The Spanish treasure fleets, which operated on a large scale from the mid 1500’s until the late 1700’s, traveled to the Americas, to the east indies, and essentially across the entire globe bringing gold and other riches back to Spain. You can argue it was not as expensive as space travel… that’s true. But if space travel is so expensive, then one might argue that traveling to set up a colony is also PROHIBITIVELY expensive. A colony that never returns anything to the homeworld is…???
    Who is going to fund that? I ask this from a practical perspective.

  • Eniac September 2, 2010, 9:04

    If the von Neumann probes are subject to replication infidelity (ie mutation), then they will automatically become subject to natural selection.

    Very true. With replication fidelity, you have created a tool. With evolvability, you have created life. A form of life that can devour entire planets. Not good.

    Luckily, it is not hard to ensure replication fidelity. Plus, I believe it takes extra effort to make a mechanical system that can change randomly and still work. The latter is a prerequisite for evolution, and must be strictly avoided for von Neumann probes.

  • Eniac September 2, 2010, 9:47

    But if space travel is so expensive, then one might argue that traveling to set up a colony is also PROHIBITIVELY expensive. A colony that never returns anything to the homeworld is…???
    Who is going to fund that? I ask this from a practical perspective.

    You have hit the nail on the head. Assuming there are no aliens to visit, there is no way you can bring riches back from interstellar space. The only way to use the resources of another system is to go there. Looking for real estate, not gold. You cannot bring real estate back, so there will never be a return to the homeworld, except for the satisfaction to have “spread your seed”. The motivation will be that, or simply to go where no-one has gone before. If this motivation is strong enough to overcome the barriers, colonization will happen,repeatedly, until the galaxy is filled. If it is not, then we will not colonize the stars, at all. I do not claim to know which, but I am pretty sure there is no in between.

    Note that, because of the independence of colonized star systems enforced by isolation, only some of them need to maintain this motivation to colonize for expansion to continue. Those that don’t, or those that destroy themselves or decay, will simply leave more space to (re-)colonize for the others. For expansion to stop short in the manner that has been suggested, every single colony, without exception, needs to lose the motivation or ability to colonize, permanently, in spite of a tradition of doing so. This is not likely.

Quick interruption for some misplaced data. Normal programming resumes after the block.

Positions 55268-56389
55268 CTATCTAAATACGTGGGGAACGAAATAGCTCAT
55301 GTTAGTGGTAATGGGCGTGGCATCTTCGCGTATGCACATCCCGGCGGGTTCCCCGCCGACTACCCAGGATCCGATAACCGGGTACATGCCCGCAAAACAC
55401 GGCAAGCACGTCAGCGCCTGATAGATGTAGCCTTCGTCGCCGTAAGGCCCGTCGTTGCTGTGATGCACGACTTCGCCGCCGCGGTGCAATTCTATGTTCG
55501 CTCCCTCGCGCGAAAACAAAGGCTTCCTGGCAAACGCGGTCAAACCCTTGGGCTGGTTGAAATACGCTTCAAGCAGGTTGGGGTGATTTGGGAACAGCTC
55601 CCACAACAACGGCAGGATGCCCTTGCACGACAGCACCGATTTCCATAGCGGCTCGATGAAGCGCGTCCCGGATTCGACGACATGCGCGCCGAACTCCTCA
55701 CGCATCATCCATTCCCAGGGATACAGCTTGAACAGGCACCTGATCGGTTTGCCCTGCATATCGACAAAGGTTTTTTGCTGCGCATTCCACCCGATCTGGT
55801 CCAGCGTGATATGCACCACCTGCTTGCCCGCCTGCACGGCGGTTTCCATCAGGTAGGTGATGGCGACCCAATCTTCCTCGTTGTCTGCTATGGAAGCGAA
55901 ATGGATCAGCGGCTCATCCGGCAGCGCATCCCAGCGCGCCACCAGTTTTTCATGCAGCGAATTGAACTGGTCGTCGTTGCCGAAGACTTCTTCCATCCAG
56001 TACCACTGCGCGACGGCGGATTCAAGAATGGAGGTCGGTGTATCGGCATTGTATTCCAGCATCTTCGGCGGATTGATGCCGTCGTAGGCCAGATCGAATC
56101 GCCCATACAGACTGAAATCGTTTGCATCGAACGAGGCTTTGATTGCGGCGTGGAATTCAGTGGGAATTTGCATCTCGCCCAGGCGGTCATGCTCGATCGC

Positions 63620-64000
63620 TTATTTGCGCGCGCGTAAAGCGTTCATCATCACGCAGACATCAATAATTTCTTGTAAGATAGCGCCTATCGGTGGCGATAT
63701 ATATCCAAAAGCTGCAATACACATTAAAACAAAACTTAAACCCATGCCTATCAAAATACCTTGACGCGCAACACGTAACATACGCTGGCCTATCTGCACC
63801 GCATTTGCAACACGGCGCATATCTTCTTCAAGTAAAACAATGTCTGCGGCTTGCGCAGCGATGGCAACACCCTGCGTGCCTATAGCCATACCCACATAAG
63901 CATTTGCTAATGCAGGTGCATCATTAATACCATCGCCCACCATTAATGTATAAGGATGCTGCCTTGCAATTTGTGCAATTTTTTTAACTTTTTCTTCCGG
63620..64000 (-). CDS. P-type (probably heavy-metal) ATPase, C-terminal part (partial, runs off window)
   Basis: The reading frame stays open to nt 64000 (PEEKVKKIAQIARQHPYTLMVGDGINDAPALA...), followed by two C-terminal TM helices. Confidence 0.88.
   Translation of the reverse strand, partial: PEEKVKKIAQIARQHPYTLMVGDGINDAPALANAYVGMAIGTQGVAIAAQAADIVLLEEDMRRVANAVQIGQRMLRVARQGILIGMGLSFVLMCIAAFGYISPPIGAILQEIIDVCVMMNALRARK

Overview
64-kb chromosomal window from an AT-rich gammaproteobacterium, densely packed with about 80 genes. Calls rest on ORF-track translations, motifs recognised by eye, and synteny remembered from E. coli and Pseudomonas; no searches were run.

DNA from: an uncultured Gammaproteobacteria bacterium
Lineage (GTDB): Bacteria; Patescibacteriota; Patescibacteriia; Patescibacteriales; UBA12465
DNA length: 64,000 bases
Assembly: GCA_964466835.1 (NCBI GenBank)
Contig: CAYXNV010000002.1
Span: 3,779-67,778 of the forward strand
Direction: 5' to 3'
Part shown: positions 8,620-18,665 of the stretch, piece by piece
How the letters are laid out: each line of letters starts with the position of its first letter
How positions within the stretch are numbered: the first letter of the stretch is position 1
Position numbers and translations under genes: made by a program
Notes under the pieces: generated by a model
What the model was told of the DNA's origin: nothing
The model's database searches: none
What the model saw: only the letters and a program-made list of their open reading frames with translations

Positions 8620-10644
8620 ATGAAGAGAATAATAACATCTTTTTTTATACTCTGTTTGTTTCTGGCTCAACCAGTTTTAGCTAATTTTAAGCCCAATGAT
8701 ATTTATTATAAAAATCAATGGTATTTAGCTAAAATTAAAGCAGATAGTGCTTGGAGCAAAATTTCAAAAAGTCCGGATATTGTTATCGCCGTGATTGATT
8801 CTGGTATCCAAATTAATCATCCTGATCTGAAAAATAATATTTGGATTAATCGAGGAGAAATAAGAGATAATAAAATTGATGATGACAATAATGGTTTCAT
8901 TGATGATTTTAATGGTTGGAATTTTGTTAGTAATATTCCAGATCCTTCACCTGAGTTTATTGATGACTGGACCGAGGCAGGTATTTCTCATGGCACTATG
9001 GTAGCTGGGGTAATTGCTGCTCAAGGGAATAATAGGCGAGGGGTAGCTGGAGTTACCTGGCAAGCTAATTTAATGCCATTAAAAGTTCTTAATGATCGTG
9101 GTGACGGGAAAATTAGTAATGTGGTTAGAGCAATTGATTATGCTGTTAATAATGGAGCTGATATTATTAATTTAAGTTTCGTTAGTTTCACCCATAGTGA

• Bob Earley September 2, 2010, 11:41

    Why should highly advanced alien civilizations (or future human civilizations) _want_ to colonize at all? Why should they want to forever increase their population, their exploitation of those populations and natural resources, even if this were possible? It’s a fantasy of “science” fiction writers — trying to project the “glories” of our past (the rise and fall of the Roman Empire, the conquest of the Americas, Westward expansion, etc.) beyond earth; their social conservatism and nostalgia combined with a lack of imagination and unbounded, unrealistic optimism for technological advancement. Global warming ought to get us thinking about past motivations and behavior, their consequences, what is or is not sustainable, what does or does not contribute to the quality of life _in the long run_; and what it means to be or become an advanced civilization.

  • Zen Blade September 2, 2010, 13:29


    I think you forget to include the rate of failure… not every attempted colonization will succeed. Many/most? will fail or perhaps not be able to grow beyond a small and inconsequential footprint.

    Based on your post, I might argue that you would find very, very small outpost colonies by those few individuals who wish to go out and explore AND have the means to finance a small expedition.

    I’m not sure what the current criteria are for considering “survival” of a family line, but I remember reading the Seven Daughters of Eve a number of years ago (beginning of grad school). I also read some related books/articles at the time that discussed the number of daughters required to survive and have their own offspring in order to give a high probability that the maternal line would continue. I want to say the number might have been three… but that was a long time ago.
    The point being: the original homeworld would likely have to send out more than 1 colony ship per sustainable colony world. And after that success, the colony world itself would have to send out multiple colony ships in order to generate at least 1 sustainable colony world. And not only does that colony need to be sustainable. It needs to produce 1 or more additional colony ships.
    Assuming this premise is correct, then the selection criteria of what system to colonize will not necessarily match the criteria required for that world to later become a good world for launching its own colony ships.